FAQ : Preventative Dental Cleaning and Assessment (PDCA)

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Q: What are the benefits of a non-anesthetic dental (PDCA)?
A: A PDCA technician performs the following services; an assessment of oral health, cleaning (scaling and curettage), polishing, brushing, oral rinse, and a treatment plan.

Q: Why is oral hygiene important for my pet?
A: Pets are unable to brush their teeth daily. Therefore, it is our responsibility to ensure that they have good oral hygiene in order to avoid dental disease. The formation of plaque on teeth leads to not only calculus or tartar buildup but also gingivitis. If gingivitis is left untreated, it will progress into more advanced periodontal disease.

Periodontal disease is shown to have a relationship with heart disease because bacteria from the mouth constantly enters the bloodstream and adheres to the arteries surrounding the heart. Studies have shown that chronic periodontal disease causes problems in the heart, as well as kidneys, and possibly the liver.

Q: How do you perform your service while the patient is awake?
A: Our service is provided to pets who are not highly fearful or anxious ensuring a positive experience. Each patient is approached and worked with in a calm and reassuring manner. We sit at eye level, hugging them in a comfortable position which allows us to perform our procedure.

Q: How will I know if my pet needs a dental?
A: Examination is the key to diagnosis and helps determine the type of treatment needed. This can be done by the owner regularly at home by looking at your pet’s gums and teeth. Things to look for are; tartar buildup, redness of gums, gum recession, fractured or mobile teeth, foul odor, etc.

When your home exam reveals dental problems or if you are still uncertain, a trip to the veterinarian is in order. A DVM will perform a physical exam and access patient’s oral health and provide a treatment plan. Your pet should have a physical exam at least yearly by a DVM, this is typically done at time of vaccinations.

Q: If my pet needs extractions, will surgery be done today?
A: Surgery for extractions are scheduled at a later date since extractions require the patient to be under anesthesia.

Q: How often does my pet need a dental?
A: The frequency of dentals will depend on various aspects of the patient: age, breed, size, at home dental care, etc. After the PDCA technician has completed their assessment and cleaning, they will provide a time frame for how often your pet will need a PDCA. We offer a complimentary recheck one month after PDCA for a dental assessment.

Q: What can I do at home to prevent dental disease?
A: Preventative dental care should include daily brushing using an enzymatic pet toothpaste and a proper toothbrush. There are also oral rinses that can be used. Most dogs accept brushing if they are approached in a gentle manner. It is ideal to start when they are young, but even older pets will accept the process with some time. Ask a technician for recommendations of what products to use and techniques for brushing teeth.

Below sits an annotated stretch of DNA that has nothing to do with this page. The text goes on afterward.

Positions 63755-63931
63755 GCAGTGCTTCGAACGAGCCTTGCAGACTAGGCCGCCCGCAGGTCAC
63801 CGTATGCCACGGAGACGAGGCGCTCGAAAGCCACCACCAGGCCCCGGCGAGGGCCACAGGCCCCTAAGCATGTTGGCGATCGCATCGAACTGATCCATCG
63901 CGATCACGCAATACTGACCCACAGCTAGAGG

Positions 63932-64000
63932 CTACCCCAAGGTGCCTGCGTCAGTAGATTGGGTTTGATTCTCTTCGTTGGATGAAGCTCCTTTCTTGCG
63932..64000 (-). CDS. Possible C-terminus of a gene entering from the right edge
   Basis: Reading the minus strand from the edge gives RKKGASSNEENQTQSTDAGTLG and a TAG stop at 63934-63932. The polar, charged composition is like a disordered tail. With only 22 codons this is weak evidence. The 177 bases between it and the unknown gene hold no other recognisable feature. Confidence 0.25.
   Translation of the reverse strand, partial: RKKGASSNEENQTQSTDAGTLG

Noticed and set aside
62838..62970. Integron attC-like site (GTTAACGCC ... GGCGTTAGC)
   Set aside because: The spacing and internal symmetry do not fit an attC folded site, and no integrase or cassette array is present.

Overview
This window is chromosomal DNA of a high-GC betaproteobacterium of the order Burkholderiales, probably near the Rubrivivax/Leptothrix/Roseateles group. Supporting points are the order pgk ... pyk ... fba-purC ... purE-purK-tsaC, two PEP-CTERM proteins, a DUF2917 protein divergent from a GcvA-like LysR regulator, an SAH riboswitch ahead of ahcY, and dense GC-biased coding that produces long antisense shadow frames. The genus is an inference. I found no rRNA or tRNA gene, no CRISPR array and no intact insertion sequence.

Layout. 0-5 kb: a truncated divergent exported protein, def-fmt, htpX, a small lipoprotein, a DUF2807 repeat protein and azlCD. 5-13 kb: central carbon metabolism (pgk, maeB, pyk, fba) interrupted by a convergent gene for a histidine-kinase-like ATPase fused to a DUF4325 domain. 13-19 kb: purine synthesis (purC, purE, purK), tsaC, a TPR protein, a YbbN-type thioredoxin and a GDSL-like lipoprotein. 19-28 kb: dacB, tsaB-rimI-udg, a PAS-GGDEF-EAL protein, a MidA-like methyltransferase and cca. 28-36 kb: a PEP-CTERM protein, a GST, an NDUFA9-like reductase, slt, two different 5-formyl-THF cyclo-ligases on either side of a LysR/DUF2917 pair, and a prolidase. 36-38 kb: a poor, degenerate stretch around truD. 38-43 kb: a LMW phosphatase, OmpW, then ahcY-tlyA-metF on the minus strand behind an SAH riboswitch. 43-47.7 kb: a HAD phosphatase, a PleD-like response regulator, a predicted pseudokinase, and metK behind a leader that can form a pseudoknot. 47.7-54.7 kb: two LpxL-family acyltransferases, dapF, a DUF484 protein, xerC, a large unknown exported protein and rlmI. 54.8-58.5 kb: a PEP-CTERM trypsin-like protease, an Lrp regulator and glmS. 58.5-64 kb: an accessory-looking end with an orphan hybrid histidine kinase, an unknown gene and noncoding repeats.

Q: How can you tell if my pet needs extractions?
A: The PDCA technician will assess patient’s oral health during the cleaning, noting any mobile teeth, fractured teeth, or root exposure. The PDCA technician requests a DVM evaluation if they believe extractions are required. An estimate will be provided if an anesthetic dental is recommended. These assessments are recorded and sent home with the owner at the time of pick up. Radiographs are the best evaluation of oral health, and are obtained during a dental with anesthetic in order to evaluate oral health above and below the gum line.

Q: What type of sedation is used for the non-anesthetic dental?
A: We commonly give Trazodone to patients who are anxious which may result in difficulty performing the dental procedure. Trazodone is only administered with the owner’s consent. Trazodone in dogs has been used in the treatment of anxiety disorders, alone or in combination with other behavioral medications. This drug enhances behavioral calmness and reduces anxiety thereby improving patient welfare with few side effects. A single dose of trazodone produces mild sedation with no observable side effects.

Q: What if Trazodone doesn’t reduce my pet’s anxiety enough for the technician to complete the non-anesthetic?
A: Occasionally, Trazodone is not enough to reduce a patient’s anxiety. If that is the case then we will contact the owner with an update. Depending on the patient’s health, we can administer an additional or alternative medication to reduce anxiety. Additional or alternative sedation is administered when we have consent from the owner and approval from a DVM.

Q: Does my pet need an anesthetic dental if they are already getting the non-anesthetic dental?
A: Yes. Anesthetic dentals are recommended in order to obtain radiographs of teeth so that we can assess possible abnormalities below and above the gum line that we may not be able to see otherwise. Non-anesthetic dentals are utilized to help minimize bacteria buildup through frequent cleaning between regular anesthetic dentals. We recommend that your pet has an anesthetic dental annually, along with non-anesthetic dentals in between as preventative, unless directed otherwise by your DVM.